First, the couple removed the battens or strips that conceal the seams when two panels meet. As you know this can be tricky work, Michael went through and tapped down all of the brads that held each 4×8 panel and used a razor blade to cut or remove any vinyl wallpaper that was bubbled, raised, or torn.
Next, he filled each gap with Painter’s Flexible Caulk. The big mess came in the form of using paper drywall tape and drywall mud (he used the premixed, low dust mud) to blend the seams that were caulked. Michael admits to never having done any drywall work before but after this project, he feels much more confident.
Related: We’ve shared a couple of articles about updating vinyl coated panels in mobile homes and a Q and A post with top questions about removing battens from vinyl coated wallboards.
The next step was to tear out the light fixtures, mirrors over the tub, the carpet, and the green counter tops and plastic sinks. Then Michael hired a drywall guy to come in and build a layer of drywall over the repaired vinyl. Sometimes, even with a job you hope to be DIY, you need to bring in a professional.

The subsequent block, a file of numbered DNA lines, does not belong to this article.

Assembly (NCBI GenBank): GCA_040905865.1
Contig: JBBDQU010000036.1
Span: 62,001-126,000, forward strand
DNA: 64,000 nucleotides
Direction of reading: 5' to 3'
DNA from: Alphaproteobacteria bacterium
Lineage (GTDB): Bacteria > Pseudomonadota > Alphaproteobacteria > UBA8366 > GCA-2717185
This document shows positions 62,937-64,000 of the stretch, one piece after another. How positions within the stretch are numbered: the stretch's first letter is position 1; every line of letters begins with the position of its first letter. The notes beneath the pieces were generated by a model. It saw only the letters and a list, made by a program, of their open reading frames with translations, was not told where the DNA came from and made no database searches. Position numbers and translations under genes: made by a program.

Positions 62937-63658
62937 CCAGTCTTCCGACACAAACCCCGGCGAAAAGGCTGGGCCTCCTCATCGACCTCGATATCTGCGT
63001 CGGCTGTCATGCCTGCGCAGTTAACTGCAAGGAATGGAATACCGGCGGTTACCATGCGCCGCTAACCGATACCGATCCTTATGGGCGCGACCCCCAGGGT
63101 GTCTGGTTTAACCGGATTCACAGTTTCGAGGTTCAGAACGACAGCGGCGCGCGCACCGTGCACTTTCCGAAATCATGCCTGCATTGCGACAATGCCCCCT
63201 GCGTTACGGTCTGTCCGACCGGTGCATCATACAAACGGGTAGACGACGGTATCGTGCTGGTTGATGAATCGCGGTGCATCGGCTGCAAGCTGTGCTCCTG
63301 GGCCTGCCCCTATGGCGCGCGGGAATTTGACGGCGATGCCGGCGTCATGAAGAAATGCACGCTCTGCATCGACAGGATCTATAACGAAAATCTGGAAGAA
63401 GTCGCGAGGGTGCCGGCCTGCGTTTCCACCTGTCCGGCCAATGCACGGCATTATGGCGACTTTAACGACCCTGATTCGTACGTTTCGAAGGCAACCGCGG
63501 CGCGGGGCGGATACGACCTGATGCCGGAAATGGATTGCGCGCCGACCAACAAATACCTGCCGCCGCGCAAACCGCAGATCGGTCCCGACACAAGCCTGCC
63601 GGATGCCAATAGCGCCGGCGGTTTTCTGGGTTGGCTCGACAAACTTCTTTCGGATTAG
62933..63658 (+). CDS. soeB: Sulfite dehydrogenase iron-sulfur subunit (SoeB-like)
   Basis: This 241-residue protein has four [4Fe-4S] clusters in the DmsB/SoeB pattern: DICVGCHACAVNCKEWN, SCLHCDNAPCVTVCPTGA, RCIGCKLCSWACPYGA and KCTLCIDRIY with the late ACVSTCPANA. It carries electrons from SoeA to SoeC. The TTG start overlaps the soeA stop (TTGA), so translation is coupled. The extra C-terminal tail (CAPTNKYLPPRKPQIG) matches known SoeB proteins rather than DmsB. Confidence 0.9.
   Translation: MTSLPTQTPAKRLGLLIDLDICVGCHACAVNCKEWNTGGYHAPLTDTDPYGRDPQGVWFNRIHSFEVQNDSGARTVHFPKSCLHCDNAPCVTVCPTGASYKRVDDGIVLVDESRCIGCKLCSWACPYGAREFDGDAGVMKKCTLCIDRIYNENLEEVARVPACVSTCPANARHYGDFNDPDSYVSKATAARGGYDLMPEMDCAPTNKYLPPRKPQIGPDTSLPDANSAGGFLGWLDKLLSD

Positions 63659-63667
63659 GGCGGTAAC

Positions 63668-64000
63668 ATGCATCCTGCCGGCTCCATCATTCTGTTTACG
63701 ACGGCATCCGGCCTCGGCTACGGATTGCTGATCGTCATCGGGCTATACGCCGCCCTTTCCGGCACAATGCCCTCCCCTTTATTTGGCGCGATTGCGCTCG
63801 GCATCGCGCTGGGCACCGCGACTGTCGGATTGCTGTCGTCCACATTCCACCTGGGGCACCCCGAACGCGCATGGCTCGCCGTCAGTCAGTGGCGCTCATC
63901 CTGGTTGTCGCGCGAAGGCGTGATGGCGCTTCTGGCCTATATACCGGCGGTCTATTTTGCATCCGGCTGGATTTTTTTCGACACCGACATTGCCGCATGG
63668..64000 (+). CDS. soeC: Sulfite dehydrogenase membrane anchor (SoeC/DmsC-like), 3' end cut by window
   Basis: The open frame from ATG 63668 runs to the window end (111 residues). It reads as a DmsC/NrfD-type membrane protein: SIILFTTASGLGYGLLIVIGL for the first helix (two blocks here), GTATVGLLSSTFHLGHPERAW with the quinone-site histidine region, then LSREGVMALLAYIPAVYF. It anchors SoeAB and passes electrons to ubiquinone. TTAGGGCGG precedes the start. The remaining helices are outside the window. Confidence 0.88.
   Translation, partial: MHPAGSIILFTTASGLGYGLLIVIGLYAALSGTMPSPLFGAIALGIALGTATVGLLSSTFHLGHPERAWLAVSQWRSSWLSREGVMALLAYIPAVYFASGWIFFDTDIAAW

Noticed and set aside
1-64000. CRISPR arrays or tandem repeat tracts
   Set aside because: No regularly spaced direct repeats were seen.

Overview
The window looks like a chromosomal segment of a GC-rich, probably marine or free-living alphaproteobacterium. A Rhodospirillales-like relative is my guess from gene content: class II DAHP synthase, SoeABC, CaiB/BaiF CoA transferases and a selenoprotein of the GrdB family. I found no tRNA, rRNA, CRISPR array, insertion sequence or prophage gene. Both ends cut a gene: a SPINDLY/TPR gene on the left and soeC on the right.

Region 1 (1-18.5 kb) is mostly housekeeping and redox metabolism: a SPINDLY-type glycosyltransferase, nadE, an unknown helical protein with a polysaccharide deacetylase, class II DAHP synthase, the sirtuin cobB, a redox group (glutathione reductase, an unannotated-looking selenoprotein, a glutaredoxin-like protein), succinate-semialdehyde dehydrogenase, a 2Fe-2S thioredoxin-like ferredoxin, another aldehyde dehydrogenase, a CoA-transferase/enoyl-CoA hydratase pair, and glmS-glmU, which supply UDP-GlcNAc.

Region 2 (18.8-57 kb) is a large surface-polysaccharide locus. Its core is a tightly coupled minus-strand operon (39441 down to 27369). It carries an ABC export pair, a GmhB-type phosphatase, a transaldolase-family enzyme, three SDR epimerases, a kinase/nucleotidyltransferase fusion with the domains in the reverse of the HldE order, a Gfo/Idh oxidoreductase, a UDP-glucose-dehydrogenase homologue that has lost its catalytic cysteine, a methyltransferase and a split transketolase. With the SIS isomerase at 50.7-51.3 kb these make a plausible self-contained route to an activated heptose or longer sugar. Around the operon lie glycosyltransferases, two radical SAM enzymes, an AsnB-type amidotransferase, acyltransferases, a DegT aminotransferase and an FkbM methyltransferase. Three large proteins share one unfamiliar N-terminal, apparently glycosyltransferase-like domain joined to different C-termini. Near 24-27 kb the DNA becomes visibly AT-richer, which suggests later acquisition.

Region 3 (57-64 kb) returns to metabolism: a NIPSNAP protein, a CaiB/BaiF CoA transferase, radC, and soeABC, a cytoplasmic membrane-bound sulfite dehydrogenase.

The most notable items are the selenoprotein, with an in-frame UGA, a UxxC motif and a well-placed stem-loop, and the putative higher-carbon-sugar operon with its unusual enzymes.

Related: 63 Affordable DIY Lighting Projects
Replacing Major Surfaces Makes for a Gorgeous Bathroom
The couple voted to reuse the vanity but Michael strengthened the inside with more bracing before ordering a bullnose laminate top from Menards. They ordered the glass vessel sinks and drains from Amazon, and went with quality, Delta tall waterfall faucets from Lowes. The honey oak beveled mirrors came from Overstock.com and the light fixtures came from Menards.
Related: Read our mobile home bathroom guide here
For the flooring they continued with the same flooring that they had used throughout the rest of the home, SmartCore luxury vinyl planks over Roberts 2-in-1 vapor/moisture barrier padding.